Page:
I also found reducing stress and learning to manage stress to be very crucial in my own management of my condition. From past experiences, I am discovering that mismanagement of stress or excessive stress will trigger off my relapses. So I am now prayerfully learning to recognize signs that I am getting stressed up or overly stress, and how best to reduce it to a level I can manage. I learn to pray and commit things to God, and seek His wisdom to manage the various challenges in my life. I also learn to share with my family and friends when I am troubled, stressed or perplexed. In the multitude of counselors there is safety (proverbs)! I find brain-storming and discussing with family and friends helped me to see things from a better perspective and learn to manage the various challenges in my life better.

I am also aware that one of the great source of stress I often experience actually comes from myself! I am some kind of a perfectionist. So in some ways my expectation of myself and others can at times be rather high and unrealistic. The problem is I am not always conscious of this. But this can cause much stress and harm to me in my own life as well as my relationships with others or my works. So I am learning now to be more aware of my unrealistic expectations of myself, of others or of the world in general. I am learning to be kinder to myself :-) and to others :-)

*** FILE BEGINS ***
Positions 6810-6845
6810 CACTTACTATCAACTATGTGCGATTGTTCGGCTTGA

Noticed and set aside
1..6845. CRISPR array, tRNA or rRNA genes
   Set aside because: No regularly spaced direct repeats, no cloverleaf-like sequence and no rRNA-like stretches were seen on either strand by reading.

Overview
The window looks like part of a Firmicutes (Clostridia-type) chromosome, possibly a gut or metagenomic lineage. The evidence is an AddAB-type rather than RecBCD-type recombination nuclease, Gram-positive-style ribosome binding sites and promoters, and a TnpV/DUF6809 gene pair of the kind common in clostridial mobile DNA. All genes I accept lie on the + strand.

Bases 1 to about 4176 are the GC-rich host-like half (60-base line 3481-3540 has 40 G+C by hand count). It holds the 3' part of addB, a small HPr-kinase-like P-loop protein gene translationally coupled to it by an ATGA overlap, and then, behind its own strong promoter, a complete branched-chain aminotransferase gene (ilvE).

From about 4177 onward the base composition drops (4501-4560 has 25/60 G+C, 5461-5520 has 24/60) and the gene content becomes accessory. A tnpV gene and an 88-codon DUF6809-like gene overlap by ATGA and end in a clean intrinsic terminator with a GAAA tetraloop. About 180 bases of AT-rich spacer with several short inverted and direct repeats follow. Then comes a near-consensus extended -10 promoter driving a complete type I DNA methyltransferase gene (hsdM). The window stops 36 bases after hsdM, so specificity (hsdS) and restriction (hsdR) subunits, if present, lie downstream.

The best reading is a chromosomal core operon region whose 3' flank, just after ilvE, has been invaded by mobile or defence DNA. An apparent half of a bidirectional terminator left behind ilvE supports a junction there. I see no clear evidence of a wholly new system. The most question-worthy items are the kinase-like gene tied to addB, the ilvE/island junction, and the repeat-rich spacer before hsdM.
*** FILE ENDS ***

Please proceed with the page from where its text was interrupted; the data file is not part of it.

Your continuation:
In other words, I am learning to me more aware of my limitations! The problem with bipolar disorder is that whenever I am well, I am a little hypomanic. So I have more energy, more creativity and tend to want to do more things. I tend to take on more projects that I can manage without realizing it. I also tend to want to help as many people as possible without realizing that I am over-stretching myself and trying to do too much! That is why I often suffer burn-out and then clinical depression. The tricky thing for me now is to learn how to estimate how much I can do or I should do. There seemed to be 101 things that I think I should do or I can do! But in reality this is not the case :-) So I am still learning now to pace myself more moderately and prayerfully.

Personally I do not practice meditation. I have a friend whose sister is bipolar and found it put her in a dissociative state whenever she practiced meditation.

For me meditating on God's Words help me. My quiet times in the mornings and evenings are most precious to me. I am learning to pray and commit each day unto God. I spend the time in prayer, reading of the Bible, singing of Psalms and journalling. I find that writing down my thoughts and experiences help me to see things from a more realistic perspective. Prayers help me to unburden and cast my cares on God. As I pray and commit all things to God, I find peace in knowing that He will guide me in the paths He wants me to go. Though God may not always answer my prayers according to my desires, I am learning to submit to His will which is always the best, because He is sovereign, mighty and all-knowing, and He loves me. I find much comfort, direction and encouragements from God's Words daily. I learn to wait upon God to speak to me through His Words and providence, and He is faithful to answer my prayers daily. Filling my mind with the Word of God and meditating on these precious Truths gives me peace, comforts and directions. God's Words strengthens me and help me to cope with various challenges in my life in association with bipolar as well as other aspects of my life. For me this works very well. And this quiet time becomes a very important recovery tool as well as in my management of my condition.